In summary, I just take the dimensions of my film size and add 3 inches on all sides to determine my mounting board size.  I cut my platinum paper one inch larger on all sides than my film size to give me the half-inch area between the print and the window mat.  So, for my 4x10 prints, I cut 6x12 paper.  I like using Hahnemühle Platinum Rag paper because it looks natural when I sign my prints.  

I will write an additional article in the near future on how and why I mask my platinum paper and why it is my preference for presenting my platinum prints.

Tim

Join thousands of darkroom photographers from around the world and receive my exclusive Darkroom Digest articles every Saturday morning at 9 AM CT via my Darkroom Newsletter and never worry about missing a new article.

-Tim Layton 

The Darkroom Underground is your analog photography magazine produced on a quarterly basis serving photographers, artists, collectors, and readers around the world. Publications are released on Jan 1st, Apr. 1st, July 1st, and Oct. 1st.  The Darkroom Underground publishes a balance of technical and creative articles in every issue along with featured photographers and their portfolios. We are pleased to offer editorial from internationally recognized photographers and writers and also publish articles and portfolios from our readers. 

If you like this type of article then you will probably enjoy my free darkroom newsletter and my darkroom and large format training materials (Video Workshops, Quick Reference Cards, eBooks)

Tim Layton
B&W Fine Art Analog Photography
Darkroom Underground Magazine: www.darkroomunderground.com
Darkroom & Large Format Training: www.timlaytonfineart.com/workshops
© Tim Layton Sr. | All Rights Reserved

 

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tim@timlaytonfineart.com (Tim Layton Fine Art) analog photography black and white darkroom fine art large format photography platinum platinum printing platinum/palladium http://www.timlaytonfineart.com/blog/2017/6/laying-out-mounting-mat-options-for-my-new-large-format-platinum-panoramic-prints Wed, 28 Jun 2017 14:06:55 GMT
Hahnemühle Platinum Rag Paper Has Proven To Be an Outstanding Paper http://www.timlaytonfineart.com/blog/2017/6/hahnemuhle-platinum-rag-paper-has-proven-to-be-an-outstanding-paper Making AP Platinum & Palladium PrintsMaking AP Platinum & Palladium PrintsYou may also enjoy my free darkroom photography newsletter and my magazine, The Darkroom Underground, devoted exclusively to analog photography covering a balance of technical and creative topics. Paper choice is critical in the platinum printmaking process, arguably, more than all other photographic processes.  That may sound like a bold statement, but since the platinum print is the most archival of all photographic processes, the weak link in the process is the paper for skilled printers.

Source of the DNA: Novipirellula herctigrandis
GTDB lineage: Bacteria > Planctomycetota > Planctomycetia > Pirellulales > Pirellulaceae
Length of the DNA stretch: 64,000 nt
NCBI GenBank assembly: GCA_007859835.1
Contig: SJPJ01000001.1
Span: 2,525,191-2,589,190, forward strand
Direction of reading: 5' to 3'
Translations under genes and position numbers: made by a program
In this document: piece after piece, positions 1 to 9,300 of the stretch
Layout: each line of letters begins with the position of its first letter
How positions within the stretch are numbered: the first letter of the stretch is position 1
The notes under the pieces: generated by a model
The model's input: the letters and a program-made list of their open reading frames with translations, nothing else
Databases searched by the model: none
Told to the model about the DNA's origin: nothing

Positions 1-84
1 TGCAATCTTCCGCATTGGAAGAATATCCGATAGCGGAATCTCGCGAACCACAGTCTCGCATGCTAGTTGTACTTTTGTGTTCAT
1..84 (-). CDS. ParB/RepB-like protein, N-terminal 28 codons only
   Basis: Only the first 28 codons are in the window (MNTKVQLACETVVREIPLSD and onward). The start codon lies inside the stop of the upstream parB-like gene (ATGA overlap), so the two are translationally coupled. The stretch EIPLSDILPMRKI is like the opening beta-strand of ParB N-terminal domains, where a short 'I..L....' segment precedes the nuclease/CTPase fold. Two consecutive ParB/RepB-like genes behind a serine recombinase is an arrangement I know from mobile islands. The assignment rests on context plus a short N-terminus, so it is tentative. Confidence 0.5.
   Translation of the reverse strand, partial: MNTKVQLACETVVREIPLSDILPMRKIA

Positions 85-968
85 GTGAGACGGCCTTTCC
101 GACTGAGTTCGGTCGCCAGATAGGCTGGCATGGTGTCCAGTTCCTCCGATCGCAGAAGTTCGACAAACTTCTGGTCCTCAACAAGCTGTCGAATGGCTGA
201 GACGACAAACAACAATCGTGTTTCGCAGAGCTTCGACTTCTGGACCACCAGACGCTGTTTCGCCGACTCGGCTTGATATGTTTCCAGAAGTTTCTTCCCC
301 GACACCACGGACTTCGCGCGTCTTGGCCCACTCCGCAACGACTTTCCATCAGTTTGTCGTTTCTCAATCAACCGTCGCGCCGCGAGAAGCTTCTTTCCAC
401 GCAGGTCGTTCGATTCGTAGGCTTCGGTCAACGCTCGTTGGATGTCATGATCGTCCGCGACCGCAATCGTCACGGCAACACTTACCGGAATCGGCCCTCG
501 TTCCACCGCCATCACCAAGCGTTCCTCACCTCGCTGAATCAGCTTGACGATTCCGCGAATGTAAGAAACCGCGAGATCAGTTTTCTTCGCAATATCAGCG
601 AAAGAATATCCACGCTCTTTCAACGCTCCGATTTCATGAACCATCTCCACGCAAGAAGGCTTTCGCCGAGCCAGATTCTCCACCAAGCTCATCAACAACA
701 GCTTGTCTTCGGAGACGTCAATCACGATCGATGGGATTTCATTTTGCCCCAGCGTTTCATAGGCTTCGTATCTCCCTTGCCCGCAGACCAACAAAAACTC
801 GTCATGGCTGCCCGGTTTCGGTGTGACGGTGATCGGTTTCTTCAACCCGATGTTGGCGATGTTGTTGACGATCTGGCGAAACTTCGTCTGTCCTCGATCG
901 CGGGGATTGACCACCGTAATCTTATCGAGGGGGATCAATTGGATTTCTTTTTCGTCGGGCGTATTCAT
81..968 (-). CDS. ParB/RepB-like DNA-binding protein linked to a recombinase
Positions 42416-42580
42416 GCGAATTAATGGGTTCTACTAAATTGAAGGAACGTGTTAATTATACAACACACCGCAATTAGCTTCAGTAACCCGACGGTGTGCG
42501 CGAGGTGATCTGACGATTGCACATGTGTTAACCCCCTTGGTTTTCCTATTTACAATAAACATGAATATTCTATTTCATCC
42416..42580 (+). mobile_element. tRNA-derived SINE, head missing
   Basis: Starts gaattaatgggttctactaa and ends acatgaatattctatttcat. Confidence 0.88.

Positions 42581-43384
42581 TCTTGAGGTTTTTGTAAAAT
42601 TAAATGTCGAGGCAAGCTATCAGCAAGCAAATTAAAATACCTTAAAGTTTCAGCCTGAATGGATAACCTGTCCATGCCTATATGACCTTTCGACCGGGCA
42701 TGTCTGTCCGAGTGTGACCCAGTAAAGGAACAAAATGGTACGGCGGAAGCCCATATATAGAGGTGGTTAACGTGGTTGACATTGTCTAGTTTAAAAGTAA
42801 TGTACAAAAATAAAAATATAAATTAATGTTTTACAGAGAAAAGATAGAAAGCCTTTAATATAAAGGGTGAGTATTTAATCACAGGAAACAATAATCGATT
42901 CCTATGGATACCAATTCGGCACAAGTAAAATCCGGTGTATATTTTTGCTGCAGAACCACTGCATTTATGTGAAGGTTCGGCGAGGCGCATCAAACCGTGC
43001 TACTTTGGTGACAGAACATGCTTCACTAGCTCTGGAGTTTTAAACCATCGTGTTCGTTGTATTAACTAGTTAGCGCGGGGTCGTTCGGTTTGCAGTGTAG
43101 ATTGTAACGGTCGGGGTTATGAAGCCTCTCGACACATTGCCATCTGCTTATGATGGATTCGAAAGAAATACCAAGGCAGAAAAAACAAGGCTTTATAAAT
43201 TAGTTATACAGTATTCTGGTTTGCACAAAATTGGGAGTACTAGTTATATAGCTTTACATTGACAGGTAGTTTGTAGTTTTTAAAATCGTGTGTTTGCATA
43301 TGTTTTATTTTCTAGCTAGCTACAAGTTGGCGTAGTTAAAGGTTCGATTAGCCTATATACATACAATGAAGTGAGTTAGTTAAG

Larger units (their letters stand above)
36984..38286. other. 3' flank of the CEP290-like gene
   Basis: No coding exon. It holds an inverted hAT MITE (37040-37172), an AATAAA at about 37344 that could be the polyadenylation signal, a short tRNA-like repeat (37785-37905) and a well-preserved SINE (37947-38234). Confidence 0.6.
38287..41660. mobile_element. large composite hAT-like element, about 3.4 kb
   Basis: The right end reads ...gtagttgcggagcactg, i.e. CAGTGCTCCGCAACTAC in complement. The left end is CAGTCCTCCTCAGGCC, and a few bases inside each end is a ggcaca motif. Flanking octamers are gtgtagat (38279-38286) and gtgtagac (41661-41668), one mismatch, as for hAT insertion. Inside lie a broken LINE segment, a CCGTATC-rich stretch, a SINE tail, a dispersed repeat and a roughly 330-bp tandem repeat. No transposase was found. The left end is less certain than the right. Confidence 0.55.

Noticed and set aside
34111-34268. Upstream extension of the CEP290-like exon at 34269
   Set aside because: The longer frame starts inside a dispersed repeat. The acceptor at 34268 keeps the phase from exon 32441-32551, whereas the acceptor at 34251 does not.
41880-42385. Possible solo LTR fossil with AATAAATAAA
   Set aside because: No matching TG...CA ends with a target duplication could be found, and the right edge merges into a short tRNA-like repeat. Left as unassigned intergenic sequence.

I have been printing with Hahnemühle Platinum Rag Paper for almost a year now and I have made over 100 prints so far. Some of the key characteristics of my paper choice besides archival performance includes exposure range, texture, and color (tonal values).  

If my paper choice can't provide the archival characteristics I need, then nothing else really matters.  Hahnemühle Platinum Rag is 100% cotton, has no optical brighteners, acid free, and it is uncoated.  These are key elements that I believe a good platinum paper must have.  Hahnemühle Platinum Rag is a substantial paper at 300 gsm and has some sizing which allows me to easily make consistently high quality coatings with my very expensive platinum emulsion.  I coat with a brush and this paper is well suited to my coating style.  

Getting ready to make some Pure Platinum prints with Hahnemühle Platinum Rag paper.Getting ready to make some Pure Platinum prints with Hahnemühle Platinum Rag paper.Free Darkroom Newsletter for Analog Photographers - The Darkroom Underground, Your Analog Photography Magazine I have extensively tested Hahnemühle Platinum Rag from an exposure range perspective because it is critical that my paper can take advantage of platinums very broad tonal range.  I am able to make pure platinum prints with none of the issues often associated with pure platinum.  I think it is a combination of the paper and my choice of development chemicals and my printmaking methodology.  I am able to vary the tonality of my prints from classic pure platinum monochromatic to the warmer tones associated with palladium.  I find that Hahnemühle Platinum Rag warms up with just a single drop of palladium and the midtones are very smooth and gradual.  I love having the ability to make pure platinum, pure palladium, or platinum/palladium prints with this paper.